Let's Talk About Books Baby!



Books Read

The Princess Saves Herself in this One by Amanda Lovelace

The Dirty Life: On Farming, Food, and Love by Kristin Kimball

Shadow of Night by Deborah Harkness (audible)

Circe by Madeline Miller

Ok- this was a month with a little more substance. Let's delve in, shall we?

So you may or may not have noticed that in July my little streak of getting one poetry book in a month came to an end.  I did however, a few days into August manage to finish The Princess Saves Herself in this One which I contemplated adding to July's blog since I was only a couple days late on finishing it, but then when I didn't get another poetry book done for August and I fell months behind on blogging... I figured, "What the hell? No sense to tell little white lies over books." So there you have it, this will not be the year that I read a poetry book in every month.

But enough of that, the book... it was... meh. The poet was dealing with the really close untimely deaths of two family members and so there was meat to her topic, but kind of like a lot of the poets I've read of late I wasn't floored. I thought it was cool how she was self-published and her book picked up steam and now Barnes and Noble is printing limited hardback editions... it's just cool to see something grow up from the roots and kind of move through the process backwards, or like a rolling snowball that gets bigger and faster as it rolls. And hey, anytime people are getting jazzed about any kind of poetry, well... that can't be bad, right? I really feel like poetry is going through some sort of renaissance age right now. It's cool to see.

The Dirty Life! Damn this book! It was so beautiful, and so simply romantic that it led me to text craziness to this farmer I know. I kid you not. I was sitting there on lunch, reading this woman's beautiful words and next thing you know I'm daydreaming about the only farmer I know and sending her a very forward text. Thankfully, she's a compassionate soul. But... if you have any interest in food, earth, getting back to a simpler life, providing for your most basic needs, or building community than this is a lovely read.  Here are some examples:

"But farming takes root in you and crowds out other endeavors, makes them seem paltry. Your acres become a world. And maybe you realize that it is beyond those acres or in your distant past, back in the realm of TiVo and cubicles, of take-out food and central heat and air, in that country where discomfort has nearly disappeared, that you were deprived. Deprived of the pleasure of desire, of effort and difficulty and meaningful accomplishment. A farm asks, and if you don't give enough, the primordial forces of death and wildness will overrun you. So naturally you give, and then you give some more, and then you give to the point of breaking, and then and only then it gives back, so bountifully it overfills not only your root cellar but also that parched and weedy little patch we call the soul. This book is the story of two love affairs that interrupted the trajectory of my life: one with farming- that dirty, concupiscent art- and the other with a complicated and exasperating farmer I found in State College, Pennsylvania."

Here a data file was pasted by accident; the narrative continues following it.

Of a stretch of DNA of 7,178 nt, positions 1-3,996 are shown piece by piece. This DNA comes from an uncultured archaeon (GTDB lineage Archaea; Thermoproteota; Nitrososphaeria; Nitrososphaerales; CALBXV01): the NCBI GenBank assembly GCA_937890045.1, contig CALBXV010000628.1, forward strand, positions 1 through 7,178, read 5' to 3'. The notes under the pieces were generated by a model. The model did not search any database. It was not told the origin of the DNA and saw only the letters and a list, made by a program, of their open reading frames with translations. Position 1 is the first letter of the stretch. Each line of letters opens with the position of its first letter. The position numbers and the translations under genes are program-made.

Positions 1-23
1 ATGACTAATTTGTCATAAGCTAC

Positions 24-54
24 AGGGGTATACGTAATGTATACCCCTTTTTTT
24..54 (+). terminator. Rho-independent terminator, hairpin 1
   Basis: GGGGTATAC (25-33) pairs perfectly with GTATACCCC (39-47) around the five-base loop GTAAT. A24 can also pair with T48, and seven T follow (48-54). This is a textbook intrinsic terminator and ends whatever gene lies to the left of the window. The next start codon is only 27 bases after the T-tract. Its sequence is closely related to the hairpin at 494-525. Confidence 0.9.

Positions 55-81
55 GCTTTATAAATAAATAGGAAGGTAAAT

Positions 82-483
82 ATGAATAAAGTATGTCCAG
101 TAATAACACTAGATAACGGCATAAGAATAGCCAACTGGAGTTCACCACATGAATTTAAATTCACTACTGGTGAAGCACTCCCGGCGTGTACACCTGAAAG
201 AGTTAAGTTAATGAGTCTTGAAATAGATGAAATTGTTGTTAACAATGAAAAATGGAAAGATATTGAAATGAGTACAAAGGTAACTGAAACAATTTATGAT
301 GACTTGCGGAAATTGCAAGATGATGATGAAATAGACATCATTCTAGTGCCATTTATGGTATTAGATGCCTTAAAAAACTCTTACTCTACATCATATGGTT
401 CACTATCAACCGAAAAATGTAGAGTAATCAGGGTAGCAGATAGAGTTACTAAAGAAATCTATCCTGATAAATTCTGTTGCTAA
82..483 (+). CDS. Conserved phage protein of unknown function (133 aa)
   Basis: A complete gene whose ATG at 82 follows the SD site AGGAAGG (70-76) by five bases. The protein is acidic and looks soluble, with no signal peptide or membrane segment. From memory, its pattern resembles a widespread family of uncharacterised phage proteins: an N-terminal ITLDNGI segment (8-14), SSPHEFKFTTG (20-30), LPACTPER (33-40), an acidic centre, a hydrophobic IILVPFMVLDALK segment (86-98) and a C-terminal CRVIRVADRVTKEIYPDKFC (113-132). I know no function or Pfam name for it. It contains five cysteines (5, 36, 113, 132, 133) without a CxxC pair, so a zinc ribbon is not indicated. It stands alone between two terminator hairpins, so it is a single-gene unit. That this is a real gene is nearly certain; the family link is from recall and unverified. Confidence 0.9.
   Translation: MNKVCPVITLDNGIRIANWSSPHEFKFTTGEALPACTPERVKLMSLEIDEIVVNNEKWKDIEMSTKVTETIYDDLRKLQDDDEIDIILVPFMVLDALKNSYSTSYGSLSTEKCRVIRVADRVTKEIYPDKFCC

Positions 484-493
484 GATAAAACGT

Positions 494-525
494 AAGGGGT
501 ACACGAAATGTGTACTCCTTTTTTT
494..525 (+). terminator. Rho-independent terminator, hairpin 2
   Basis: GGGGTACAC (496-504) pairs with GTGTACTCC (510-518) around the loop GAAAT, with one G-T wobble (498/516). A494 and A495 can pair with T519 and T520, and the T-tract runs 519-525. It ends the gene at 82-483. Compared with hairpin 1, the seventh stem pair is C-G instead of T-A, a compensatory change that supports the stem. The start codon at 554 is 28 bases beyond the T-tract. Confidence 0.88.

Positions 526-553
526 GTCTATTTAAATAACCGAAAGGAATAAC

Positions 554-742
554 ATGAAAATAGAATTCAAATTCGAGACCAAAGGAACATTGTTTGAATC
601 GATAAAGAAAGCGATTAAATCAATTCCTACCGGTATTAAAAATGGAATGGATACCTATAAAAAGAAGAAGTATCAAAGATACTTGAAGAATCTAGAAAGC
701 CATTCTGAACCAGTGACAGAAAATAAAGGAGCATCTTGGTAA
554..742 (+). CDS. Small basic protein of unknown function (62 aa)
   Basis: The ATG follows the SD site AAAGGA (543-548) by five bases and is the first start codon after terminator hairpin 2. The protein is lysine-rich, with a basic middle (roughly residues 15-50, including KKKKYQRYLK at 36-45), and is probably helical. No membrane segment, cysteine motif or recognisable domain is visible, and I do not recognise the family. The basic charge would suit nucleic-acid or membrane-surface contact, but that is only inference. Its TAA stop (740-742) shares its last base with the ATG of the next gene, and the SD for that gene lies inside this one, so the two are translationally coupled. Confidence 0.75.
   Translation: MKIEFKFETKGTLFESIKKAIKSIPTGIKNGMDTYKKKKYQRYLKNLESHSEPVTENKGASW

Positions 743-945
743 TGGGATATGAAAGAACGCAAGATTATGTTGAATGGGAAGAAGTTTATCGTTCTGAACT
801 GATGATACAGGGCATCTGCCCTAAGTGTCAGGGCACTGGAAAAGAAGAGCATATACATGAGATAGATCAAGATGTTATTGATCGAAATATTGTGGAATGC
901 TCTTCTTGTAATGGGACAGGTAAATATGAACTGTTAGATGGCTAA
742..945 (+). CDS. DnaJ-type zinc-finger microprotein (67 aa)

Next Up... Book 2 in Deborah Harkness's All Souls Trilogy.... and I think that will be as far as I go. This book saw the witch and the vampire going back in time and hanging with the likes of Christopher Marlow, Walter Raleigh, William Shakespeare, and of course, Elizabeth. I found the story to be rather boring.... and the whole time I kept trying to remember why these two characters even had to go back in time to begin with... and then I realized I just didn't care. And I didn't care for their love story and it's kind of a key element, so tragically, I don't think I'll ever know how it all ends.

Oh well.

Next up was Circe this book came highly recommended by a friend (but unfortunately a friend who I have diametrically opposed taste in readings).... but it also came highly recommended by the yogi and one of my favorite podcasters: Kathryn Budig. And it was a topic I know very little of: Greek Mythology.... so I thought, why not? First let me say, Madeline Miller has beautiful command of the English language, oh my god is her writing good! That was my favorite part of this book! I also partially listened to it on audiobook, and the woman that read it had the loveliest accent which went so well with the time period and the character Circe. The book starts out so magical and each story is just dripping with greatness.... I really cared for Circe and I was so excited to see the kind of woman, the kind of Goddess she was going to be come. Then they make her a witch on top of things and I thought I was sold! But then I don't know.... time just passes and passes and it never felt like she did anything truly magnificent. It's a good book, I just imagined it being totally different.

I feel like I'm still waiting for the book that is going to floor me this year. The book that I'll get totally consumed in, the book I'll remember that season of my life by. Fingers crossed I stumble upon it this fall/winter.